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I. Do “No Gun Signs” Have the Force of Law?

No. “No Firearm” signs in South Dakota do not have the force of law unless they are posted on property that is specifically mentioned in state law as being off limits to those with a permit/license to carry. However, as a possessor with a real property interest, a retailer, has the right to limit, and qualify the right to enter the property, subject to not carrying a handgun. It would be improper to enter, and the licensee would be subject to ejection for possession of a handgun thereat. Failure to leave once requested would subject the licensee to criminal charges.

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J. Carry in Restaurants That Serve Alcohol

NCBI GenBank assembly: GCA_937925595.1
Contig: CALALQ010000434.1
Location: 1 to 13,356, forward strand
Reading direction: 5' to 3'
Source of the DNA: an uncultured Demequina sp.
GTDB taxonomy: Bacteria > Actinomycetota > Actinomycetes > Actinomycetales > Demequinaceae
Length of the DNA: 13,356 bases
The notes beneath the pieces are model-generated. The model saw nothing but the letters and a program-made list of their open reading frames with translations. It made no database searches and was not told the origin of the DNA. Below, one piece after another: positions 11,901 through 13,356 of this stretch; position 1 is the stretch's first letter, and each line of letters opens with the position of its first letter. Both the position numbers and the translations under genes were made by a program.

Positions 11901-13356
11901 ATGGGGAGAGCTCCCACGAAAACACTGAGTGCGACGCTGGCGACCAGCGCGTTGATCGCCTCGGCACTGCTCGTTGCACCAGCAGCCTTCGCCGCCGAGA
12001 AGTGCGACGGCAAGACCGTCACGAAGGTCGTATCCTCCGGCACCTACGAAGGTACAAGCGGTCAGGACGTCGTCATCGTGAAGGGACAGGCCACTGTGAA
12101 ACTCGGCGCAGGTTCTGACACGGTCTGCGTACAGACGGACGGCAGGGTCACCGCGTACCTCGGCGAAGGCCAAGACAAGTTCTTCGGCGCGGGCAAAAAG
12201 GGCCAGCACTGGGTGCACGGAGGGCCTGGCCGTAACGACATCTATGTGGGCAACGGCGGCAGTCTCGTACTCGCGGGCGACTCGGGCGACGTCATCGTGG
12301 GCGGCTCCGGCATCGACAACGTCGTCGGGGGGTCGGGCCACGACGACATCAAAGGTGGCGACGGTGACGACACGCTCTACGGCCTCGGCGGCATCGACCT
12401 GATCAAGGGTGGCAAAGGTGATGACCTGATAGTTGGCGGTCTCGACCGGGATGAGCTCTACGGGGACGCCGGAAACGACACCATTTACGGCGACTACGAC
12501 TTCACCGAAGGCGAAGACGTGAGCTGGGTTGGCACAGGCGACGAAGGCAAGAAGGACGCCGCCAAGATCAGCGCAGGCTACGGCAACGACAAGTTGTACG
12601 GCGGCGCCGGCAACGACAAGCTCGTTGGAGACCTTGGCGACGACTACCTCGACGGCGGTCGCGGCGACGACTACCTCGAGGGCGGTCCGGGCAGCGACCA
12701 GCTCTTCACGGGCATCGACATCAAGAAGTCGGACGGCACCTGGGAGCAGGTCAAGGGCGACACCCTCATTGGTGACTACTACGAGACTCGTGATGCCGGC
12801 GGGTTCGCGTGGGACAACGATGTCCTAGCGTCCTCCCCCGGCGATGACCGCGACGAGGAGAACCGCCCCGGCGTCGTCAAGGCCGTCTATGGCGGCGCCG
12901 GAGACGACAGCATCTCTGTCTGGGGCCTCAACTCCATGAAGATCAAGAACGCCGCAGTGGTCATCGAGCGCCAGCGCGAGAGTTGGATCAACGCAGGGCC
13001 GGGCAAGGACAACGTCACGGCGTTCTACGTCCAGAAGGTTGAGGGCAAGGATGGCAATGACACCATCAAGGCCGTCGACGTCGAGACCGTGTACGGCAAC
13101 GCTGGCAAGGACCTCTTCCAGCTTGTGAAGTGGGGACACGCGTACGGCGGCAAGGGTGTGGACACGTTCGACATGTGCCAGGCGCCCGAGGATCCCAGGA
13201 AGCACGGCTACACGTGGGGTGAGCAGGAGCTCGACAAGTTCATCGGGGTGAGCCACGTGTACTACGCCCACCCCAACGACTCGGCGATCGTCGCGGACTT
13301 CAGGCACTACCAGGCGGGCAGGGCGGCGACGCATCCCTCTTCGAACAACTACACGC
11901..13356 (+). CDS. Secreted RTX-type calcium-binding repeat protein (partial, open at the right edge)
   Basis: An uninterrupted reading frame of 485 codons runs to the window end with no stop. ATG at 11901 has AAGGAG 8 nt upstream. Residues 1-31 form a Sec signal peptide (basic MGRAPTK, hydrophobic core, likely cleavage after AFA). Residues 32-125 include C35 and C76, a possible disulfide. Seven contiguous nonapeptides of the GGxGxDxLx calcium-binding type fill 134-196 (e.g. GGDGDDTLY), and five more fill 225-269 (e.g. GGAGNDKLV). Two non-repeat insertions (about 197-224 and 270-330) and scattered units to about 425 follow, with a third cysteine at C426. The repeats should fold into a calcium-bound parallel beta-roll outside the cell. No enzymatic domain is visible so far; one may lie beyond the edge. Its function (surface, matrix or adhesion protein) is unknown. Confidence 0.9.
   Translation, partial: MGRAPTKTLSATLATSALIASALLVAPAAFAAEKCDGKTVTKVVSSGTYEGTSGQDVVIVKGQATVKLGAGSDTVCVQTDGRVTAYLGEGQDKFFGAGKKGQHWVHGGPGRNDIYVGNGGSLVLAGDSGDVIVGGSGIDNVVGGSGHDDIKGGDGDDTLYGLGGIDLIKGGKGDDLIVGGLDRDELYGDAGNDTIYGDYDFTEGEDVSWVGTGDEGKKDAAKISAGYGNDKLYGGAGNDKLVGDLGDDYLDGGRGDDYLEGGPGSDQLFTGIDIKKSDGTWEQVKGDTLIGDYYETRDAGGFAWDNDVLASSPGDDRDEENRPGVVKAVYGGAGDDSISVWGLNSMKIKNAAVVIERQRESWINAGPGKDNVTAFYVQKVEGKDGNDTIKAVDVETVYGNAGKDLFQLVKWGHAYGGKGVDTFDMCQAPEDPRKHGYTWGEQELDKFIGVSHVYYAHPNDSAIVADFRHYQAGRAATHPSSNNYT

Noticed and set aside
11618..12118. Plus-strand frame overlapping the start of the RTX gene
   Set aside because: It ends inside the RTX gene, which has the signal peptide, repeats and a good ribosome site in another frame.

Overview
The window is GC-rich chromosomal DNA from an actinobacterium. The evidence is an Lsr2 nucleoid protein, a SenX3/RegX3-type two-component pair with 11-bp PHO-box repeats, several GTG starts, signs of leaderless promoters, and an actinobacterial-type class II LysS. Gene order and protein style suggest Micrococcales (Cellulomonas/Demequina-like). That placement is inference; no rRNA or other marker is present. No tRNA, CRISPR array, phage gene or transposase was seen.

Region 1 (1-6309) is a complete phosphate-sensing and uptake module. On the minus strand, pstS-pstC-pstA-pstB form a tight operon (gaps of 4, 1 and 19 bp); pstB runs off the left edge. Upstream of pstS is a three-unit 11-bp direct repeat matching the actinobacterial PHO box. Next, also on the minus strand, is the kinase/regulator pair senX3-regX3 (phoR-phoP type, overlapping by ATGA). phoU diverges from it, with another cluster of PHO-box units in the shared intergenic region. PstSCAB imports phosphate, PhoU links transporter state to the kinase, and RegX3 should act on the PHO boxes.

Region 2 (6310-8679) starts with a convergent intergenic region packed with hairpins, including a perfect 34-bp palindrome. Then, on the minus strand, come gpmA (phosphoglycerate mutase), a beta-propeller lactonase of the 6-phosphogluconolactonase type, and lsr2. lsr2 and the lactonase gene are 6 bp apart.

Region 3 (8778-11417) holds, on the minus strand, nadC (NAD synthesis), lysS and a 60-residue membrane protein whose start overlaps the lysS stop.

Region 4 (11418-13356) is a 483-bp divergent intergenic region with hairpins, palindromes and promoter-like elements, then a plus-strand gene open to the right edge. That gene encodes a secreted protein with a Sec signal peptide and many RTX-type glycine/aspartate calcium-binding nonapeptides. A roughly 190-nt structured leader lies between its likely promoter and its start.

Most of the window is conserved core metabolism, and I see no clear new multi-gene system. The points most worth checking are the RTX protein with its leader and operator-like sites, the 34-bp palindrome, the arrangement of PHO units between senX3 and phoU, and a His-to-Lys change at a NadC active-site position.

Yes, if you possess a valid concealed handgun license/permit. Places like Fridays or Chili’s unless they have a “No Gun Sign,” then it is suggested that You not carrying into the establishment. This does not include a bar or the bar area of a restaurant – You are prohibited from carrying into these areas. You can carry Your firearm into a restaurant that serves alcohol, but you are prohibited from carrying while you consume alcohol or are under the influence of alcohol. [http://gunla.ws/zjvk]

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K. Open Carry

Open carry is legal in South Dakota. Places as listed in the “Criminal Provisions” above apply to those who open carry. For open carry in a vehicle, the firearm must be clearly visible. The minimum age for open carry is 18.

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FIND GUN LAWS BY STATE

Table of Contents

About the author
ABOUT THE AUTHOR Bryan L. Ciyou is a trial and appellate attorney at the Indianapolis law firm of Ciyou & Dixon, P.C. He earned his BA with distinction and graduated through the honors program, along with his JD,... Read More